The sky was black and red, and in the distance an unearthly howl echoed through the city. But the squash would not forgive her skipping their bug treatment and the weeds in the pepper garden were unseemly.
Damkina muttered wards against bugs as she slammed her hoe into the ground with more force than was strictly necessary. They had been here, the week before last, asking her to fight. She had pointed at the ruins of Chicago, smoking on the television. “That is what happens when you fight. Like every other time. When you have remembered how to banish them, come find me.”
They had called her last week, asking her to fight. She had pointed to the mess they had just made of Minneapolis. “You’re doing more harm than good. That was no returned god that shattered their downtown, that was your warriors. I am a gardener. I have always been a gardener. Leave me to my garden.”
Now they were here, in her city, and there was only so much longer she could ignore them. She knew what came of fighting: death and destruction, earth salted and plants dead, crops failed and plague and starvation. She knew what would come of this war. But the words of the banishing had been stripped from their minds by departing parents who wished a fail-safe against their own banishment, should they want to return, and she could no longer remember who had been clever enough to hide the words in another mind, or if they had survived long enough to retrieve them.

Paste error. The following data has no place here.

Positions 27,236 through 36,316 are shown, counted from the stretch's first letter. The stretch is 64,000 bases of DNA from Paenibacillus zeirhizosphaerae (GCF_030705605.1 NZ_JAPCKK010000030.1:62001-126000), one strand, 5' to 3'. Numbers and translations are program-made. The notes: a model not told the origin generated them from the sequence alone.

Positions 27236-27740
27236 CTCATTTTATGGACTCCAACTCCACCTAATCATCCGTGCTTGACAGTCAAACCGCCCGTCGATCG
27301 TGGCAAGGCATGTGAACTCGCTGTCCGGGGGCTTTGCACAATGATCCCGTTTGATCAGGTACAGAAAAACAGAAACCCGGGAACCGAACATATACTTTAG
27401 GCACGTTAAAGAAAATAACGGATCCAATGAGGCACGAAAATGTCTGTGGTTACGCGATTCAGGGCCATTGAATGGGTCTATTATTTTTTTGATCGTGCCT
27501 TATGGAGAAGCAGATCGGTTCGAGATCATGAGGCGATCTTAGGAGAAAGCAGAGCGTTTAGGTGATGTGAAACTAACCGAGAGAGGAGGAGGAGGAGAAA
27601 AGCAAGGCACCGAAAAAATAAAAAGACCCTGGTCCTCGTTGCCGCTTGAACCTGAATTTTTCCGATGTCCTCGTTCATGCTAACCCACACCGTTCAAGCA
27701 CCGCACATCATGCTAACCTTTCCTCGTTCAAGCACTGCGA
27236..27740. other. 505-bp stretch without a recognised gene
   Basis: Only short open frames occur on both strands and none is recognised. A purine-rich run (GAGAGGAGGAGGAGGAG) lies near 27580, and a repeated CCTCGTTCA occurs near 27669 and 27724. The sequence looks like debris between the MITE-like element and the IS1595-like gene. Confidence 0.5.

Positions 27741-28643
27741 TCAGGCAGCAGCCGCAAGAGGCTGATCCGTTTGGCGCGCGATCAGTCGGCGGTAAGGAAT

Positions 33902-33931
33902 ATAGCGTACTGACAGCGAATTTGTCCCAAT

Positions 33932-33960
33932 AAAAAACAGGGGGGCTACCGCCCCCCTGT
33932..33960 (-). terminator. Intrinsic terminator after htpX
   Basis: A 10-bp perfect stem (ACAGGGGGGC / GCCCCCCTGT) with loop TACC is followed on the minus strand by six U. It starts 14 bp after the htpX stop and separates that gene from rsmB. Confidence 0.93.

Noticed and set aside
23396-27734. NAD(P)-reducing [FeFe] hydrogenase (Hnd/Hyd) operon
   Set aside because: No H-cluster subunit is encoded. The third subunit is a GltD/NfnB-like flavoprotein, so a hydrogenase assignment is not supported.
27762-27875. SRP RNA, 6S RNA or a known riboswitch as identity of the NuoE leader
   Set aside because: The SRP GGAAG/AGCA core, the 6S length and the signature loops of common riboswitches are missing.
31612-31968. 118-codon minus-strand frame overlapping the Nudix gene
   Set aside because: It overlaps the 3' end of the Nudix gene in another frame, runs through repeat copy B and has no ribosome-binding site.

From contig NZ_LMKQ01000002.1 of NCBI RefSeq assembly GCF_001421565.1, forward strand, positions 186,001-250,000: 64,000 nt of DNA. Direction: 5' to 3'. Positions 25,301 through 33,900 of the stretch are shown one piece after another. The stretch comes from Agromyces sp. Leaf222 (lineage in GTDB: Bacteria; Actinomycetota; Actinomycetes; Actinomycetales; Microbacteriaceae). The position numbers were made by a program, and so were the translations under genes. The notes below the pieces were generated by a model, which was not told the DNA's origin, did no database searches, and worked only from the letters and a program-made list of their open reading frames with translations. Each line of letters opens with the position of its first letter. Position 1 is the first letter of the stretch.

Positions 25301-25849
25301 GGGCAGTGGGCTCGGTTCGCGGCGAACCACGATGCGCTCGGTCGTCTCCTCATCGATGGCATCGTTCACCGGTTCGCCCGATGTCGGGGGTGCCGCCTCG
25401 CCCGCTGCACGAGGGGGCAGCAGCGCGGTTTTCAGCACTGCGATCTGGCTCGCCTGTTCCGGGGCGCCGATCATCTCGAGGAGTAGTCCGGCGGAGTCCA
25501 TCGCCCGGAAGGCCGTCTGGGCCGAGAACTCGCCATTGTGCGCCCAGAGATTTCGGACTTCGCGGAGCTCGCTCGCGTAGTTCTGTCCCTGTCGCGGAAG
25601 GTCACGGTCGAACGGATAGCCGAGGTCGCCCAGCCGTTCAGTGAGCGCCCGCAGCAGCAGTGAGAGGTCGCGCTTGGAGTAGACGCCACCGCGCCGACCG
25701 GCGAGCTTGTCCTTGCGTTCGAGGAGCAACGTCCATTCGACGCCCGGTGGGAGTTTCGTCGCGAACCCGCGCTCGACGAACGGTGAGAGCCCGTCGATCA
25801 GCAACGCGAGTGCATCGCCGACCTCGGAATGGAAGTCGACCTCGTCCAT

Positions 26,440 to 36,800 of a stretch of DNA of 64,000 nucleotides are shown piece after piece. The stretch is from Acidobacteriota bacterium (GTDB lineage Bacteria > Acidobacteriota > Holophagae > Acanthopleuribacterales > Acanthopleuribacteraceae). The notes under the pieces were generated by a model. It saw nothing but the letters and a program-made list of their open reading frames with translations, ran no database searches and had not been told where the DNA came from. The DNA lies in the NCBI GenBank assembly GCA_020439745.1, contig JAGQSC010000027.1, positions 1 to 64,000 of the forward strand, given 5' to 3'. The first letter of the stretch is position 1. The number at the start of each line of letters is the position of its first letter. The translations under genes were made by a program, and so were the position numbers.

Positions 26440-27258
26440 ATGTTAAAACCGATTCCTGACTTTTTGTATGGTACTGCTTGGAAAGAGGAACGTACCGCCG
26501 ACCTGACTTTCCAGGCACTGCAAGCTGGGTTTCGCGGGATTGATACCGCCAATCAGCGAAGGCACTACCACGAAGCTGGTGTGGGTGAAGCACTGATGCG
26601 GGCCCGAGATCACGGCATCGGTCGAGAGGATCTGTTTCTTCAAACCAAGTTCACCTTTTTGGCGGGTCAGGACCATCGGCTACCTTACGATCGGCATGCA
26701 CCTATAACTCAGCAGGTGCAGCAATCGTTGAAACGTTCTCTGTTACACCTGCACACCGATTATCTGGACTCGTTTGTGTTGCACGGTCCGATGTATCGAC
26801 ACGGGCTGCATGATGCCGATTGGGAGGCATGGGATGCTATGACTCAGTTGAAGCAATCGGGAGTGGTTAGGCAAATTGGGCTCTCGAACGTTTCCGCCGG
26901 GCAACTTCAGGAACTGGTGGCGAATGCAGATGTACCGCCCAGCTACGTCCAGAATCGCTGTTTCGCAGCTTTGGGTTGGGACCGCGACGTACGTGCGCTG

That had been a hellish war, and this was already another one of the same. Damkina looked up at the howling sky. She looked back at the peppers and the weeds. She looked over at her apprentice, who was diligently working on an espaliered apple tree.
“What say you?” she asked, even before she had finished making the decision, “we make this place our stronghold, then see how far we can reach?”
He perked up. “Two blocks gets us the restaurants and the butcher’s.”
“Four gets us the grocery store and the liquor store. And that twenty-story apartment building.”
“Five and we’re to Tyler Park. Seven and we could get the hydro dam. Though we’d have to cross the river…”
“Lucky for you, I know some really determined vines.” She grabbed her boss, who was doing her best not to panic. “Get everyone you can — and I mean everyone — down in the sub-basement, in the back storage. Everyone who won’t fit in there, just in the sub-basement or the stairwell there. This might get a little rocky.”
Her boss looked at her. “What are you going to do?”
Damkina smiled. “Make a wall. Draw a line.” She didn’t have to fight, she just had to protect. And garden. She could garden.
Her boss was looking at her strangely. Of course she was; to her Damkina was just another landscaper. “With a hoe?”
“Exactly. With a hoe. Now go. Quickly. The climate-controlled storage is very safe.”
Her apprentice was already working on the border trees, stretching them up and out, twining their branches, calling in lower branches that had once been pruned.
“Careful of the oak,” Damkina warned. “It gets fragile if you ask it to move too quickly.” Then she added her voice to the chanting, to the Working, surrounding the museum’s wide gardens and lawns with a solid wall of trees.